The world remains dangerous. The International Institute of Strategic Studies notes that fatalities due to armed conflict have increased four fold between 2010 and 2014. The number of terrorist attacks quadrupled between 2006 and 2013, with 93% of them attributable to Muslim groups. Iran has been the principal sponsor of Islamic terrorism. The deal just concluded frees up between $100 and $150 billion that can be used to continue to foment terrorism. It surely will be.

Richard Haass, president of the Council on Foreign Relations, wrote a sobering op-ed in last Friday’s Financial Times. He wrote of the marvel that was seventy years without another Hiroshima, and wonders whether the world will be able to go another seventy years without unleashing a nuclear holocaust. During the Cold War fear of MAD (mutually assured destruction) kept the Soviet Union and the United States at bay – neither one willing to risk decimation, and each able to keep respective allies in line. Today, possessors of nuclear weapons are cut from a different cloth – think Pakistan and North Korea. Mr. Haass writes of the deal with Iran, a deal that allows the country to “keep most of the prerequisites of a large nuclear weapons program, and to add to its inventory of centrifuges and supplies of enriched uranium in ten or fifteen years respectively.” Nuclear proliferation in the region seems almost a certainty.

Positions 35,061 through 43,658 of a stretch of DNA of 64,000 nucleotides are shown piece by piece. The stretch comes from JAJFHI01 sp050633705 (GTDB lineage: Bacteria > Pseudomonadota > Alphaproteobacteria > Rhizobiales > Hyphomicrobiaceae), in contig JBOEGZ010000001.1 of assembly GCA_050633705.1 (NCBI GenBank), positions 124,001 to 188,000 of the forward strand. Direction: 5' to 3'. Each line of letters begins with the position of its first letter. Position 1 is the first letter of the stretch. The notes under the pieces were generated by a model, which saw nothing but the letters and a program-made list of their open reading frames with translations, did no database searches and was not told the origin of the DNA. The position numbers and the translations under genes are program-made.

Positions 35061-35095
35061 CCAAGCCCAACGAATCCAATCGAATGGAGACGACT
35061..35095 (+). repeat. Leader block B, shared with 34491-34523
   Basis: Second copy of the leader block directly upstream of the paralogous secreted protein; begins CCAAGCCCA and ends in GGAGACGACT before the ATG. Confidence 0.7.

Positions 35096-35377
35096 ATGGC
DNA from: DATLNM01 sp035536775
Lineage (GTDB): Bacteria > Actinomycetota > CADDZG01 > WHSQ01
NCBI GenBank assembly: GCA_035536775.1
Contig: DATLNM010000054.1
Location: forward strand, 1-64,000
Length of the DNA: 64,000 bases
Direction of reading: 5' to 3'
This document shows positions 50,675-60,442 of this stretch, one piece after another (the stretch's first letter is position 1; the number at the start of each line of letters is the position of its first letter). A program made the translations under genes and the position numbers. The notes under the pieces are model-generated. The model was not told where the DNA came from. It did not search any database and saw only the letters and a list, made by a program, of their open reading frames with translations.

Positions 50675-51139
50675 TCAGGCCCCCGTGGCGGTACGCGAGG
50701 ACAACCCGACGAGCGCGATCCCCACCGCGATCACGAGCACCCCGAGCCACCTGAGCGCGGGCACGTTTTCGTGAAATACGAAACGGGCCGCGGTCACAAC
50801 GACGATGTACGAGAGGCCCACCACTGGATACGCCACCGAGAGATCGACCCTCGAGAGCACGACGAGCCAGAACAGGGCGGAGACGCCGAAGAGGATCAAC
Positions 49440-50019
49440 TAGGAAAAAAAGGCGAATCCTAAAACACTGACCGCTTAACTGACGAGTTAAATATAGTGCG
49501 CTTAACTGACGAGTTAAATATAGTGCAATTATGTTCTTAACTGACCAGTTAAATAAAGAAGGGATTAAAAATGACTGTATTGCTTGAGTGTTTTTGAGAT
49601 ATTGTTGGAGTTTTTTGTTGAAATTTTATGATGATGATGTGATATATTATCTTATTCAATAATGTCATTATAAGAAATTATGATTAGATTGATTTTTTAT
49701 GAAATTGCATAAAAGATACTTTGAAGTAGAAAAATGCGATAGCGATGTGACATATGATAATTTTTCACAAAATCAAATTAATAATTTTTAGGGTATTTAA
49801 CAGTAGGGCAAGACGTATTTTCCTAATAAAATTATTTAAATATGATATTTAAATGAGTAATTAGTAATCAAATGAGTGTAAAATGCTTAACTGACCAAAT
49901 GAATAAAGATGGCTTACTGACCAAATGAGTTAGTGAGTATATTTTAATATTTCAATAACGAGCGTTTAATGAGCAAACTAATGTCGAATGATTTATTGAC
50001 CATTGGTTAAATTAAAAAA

The world did not stand up to Japan in 1931 and it did not stand up to Hitler’s Germany in 1938. Had it, things would have been different. Would they have been better? We can never know, but it’s hard to imagine how they could have been worse.

Today, we have let victory in Iraq deteriorate into chaos. The same is happening in Afghanistan. We did not stand up to Syria. We have not stood up to ISIS. In offering Iran a way off sanctions, is President Obama bringing “peace in our time?” Perhaps for the nonce, but we risk proceeding down the path we trod in the 1930s. Appeasement of dictators does not bring peace and, while it is tempting to retreat within our comfortable borders, we cannot abdicate our responsibility to world peace. We may not always succeed, but we must try. That means maintaining a strong military, not for the purpose of conquest, but to thwart those who would make war. It may seem counter intuitive, but peace is the mission of a democracy’s military.